* * *

"At the end of the day, there are many potential sources of research bias, from direct financial conflicts (owning stock in a company whose product you are reviewing) to subtle professional ones like attaining tenure or securing lucrative NIH grants. While we ought to prohibit direct financial conflicts of interest, we should not become so draconian in policing the others that we exclude promising research from the public domain. To that end, transparency and peer review are sufficient for policing the vast majority of serious conflicts of interest.

However, in the current political environment, there is an explicit anti-corporate bias that presupposes that funding from private firms is more likely to produce research bias than these other influences (even when disclosed), and more likely to lead to the corruption of clinical practice. This assumption is highly dubious, and, in any event, unproven. Rather than fixating on the source of funding, we ought to focus on the quality of the data, and the methodology of the underlying experiments. To put the focus on the funding as opposed to the findings is to engage in a quixotic witch hunt for "pure" money that obscures much more than it illuminates."

Paul Howard, PhD, is a senior fellow at the Manhattan Institute's Center for Medical Progress and the managing editor of MedicalProgressToday.com. More writing by Paul Howard can be found here.

* * *

"I would never publish a paper dealing with lung cancer from a person who had taken money from a tobacco company," Dr. DeAngelis said to the New York Times this week.

DeAngelis is the editor of the Journal of the American Medical Association. In other words, even if the data show important, even path-breaking findings, they are banished from consideration solely because of sponsorship. How very dismaying to realize that someone charged with bringing scientific knowledge to the medical community and the public views pre-emptive censorship as the solution to potential conflict of interest matters.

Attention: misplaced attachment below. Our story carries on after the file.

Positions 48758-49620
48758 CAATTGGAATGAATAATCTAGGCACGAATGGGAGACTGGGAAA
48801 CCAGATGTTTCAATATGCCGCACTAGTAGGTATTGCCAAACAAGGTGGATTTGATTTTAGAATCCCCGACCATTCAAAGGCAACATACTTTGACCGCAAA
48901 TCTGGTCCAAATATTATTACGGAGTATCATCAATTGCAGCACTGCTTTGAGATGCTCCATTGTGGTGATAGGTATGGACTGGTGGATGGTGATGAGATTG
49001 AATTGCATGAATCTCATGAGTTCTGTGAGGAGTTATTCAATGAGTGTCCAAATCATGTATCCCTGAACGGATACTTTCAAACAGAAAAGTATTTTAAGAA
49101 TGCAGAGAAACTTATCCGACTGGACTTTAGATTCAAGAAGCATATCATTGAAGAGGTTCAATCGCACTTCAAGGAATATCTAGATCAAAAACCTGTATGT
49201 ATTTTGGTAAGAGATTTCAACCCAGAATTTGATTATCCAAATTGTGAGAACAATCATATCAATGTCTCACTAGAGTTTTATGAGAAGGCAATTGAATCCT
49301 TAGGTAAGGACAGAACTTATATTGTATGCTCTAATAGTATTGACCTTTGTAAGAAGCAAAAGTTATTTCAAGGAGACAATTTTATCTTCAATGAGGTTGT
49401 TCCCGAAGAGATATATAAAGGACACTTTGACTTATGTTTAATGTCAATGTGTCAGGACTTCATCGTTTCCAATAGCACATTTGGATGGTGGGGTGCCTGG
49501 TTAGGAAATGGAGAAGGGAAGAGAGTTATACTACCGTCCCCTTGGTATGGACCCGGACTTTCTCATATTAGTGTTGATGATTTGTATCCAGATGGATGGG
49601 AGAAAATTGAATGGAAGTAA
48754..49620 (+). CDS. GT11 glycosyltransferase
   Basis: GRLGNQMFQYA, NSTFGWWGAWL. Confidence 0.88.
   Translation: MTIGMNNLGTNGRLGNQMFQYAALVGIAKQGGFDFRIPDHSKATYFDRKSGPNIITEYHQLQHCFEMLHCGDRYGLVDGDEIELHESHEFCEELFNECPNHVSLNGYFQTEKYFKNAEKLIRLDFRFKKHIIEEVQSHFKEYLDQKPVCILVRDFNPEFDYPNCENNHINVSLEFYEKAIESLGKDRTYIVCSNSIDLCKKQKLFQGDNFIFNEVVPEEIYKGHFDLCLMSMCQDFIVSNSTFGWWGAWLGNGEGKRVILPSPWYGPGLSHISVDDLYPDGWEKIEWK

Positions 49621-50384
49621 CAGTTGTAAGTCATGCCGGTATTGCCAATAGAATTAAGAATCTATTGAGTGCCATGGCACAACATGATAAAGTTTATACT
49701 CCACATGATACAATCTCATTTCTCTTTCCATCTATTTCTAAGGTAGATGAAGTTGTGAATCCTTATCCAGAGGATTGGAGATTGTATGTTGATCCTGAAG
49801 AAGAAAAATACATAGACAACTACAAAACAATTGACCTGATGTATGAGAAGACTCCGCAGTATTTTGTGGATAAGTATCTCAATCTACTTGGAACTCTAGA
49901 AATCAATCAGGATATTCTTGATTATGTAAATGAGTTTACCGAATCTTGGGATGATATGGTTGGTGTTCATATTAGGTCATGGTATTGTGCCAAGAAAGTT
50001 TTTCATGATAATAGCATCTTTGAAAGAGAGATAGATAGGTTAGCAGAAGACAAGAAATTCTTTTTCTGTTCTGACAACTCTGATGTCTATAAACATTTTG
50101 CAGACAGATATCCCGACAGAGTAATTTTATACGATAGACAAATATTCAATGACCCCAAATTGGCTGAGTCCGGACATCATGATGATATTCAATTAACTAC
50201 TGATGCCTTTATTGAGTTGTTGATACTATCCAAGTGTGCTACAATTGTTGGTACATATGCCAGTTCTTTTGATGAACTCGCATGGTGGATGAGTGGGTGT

Furthermore, why focus on corporate-funded researchers? Bias can also afflict those funded by the government and non-profit foundations. The solution lies in transparency for all. For consideration: JAMA and other journals could insist that authors make their data available to other researchers and statisticians for the purposes of replication only.* Those who request it must agree not to use those data to explore and test their own independent hypotheses for publication or dissemination unless they invite the original researchers (collectors of those data) to participate in new re-analyses. If the original authors refuse, then no new analyses may be undertaken as part of a pre-arranged agreement.

Should a troubling finding be uncovered in the course of re-analysis, it must be brought to attention of original researchers (in whose best interest it is to pursue it, report it to FDA, and/or release news of this important new data). Dr. Donald Klein, Director Research Emeritus at the College of Physicians & Surgeons at Columbia University, has suggested a 3 year "patent" on those data, after which any researcher may use them to pursue independent analysis even if original authors decline involvement.

Clearly, further elaboration on this idea is needed, but promotion of transparency is the most intellectually honest way to address questions about research findings. Blanket refusal to consider research for publication is an affront to good-faith investigators no matter who sponsors their work."

* see Data Availability Policy of the American Economic Review at http://www.aeaweb.org/aer/data_availability_policy.html

Sally Satel, M.D, is a resident scholar at American Enterprise Institute and the staff psychiatrist at the Oasis Clinic in Washington, D.C. Her most recent books include One Nation under Therapy (St. Martin's Press, 2005) and The Health Disparity Myth (AEI Press, 2006).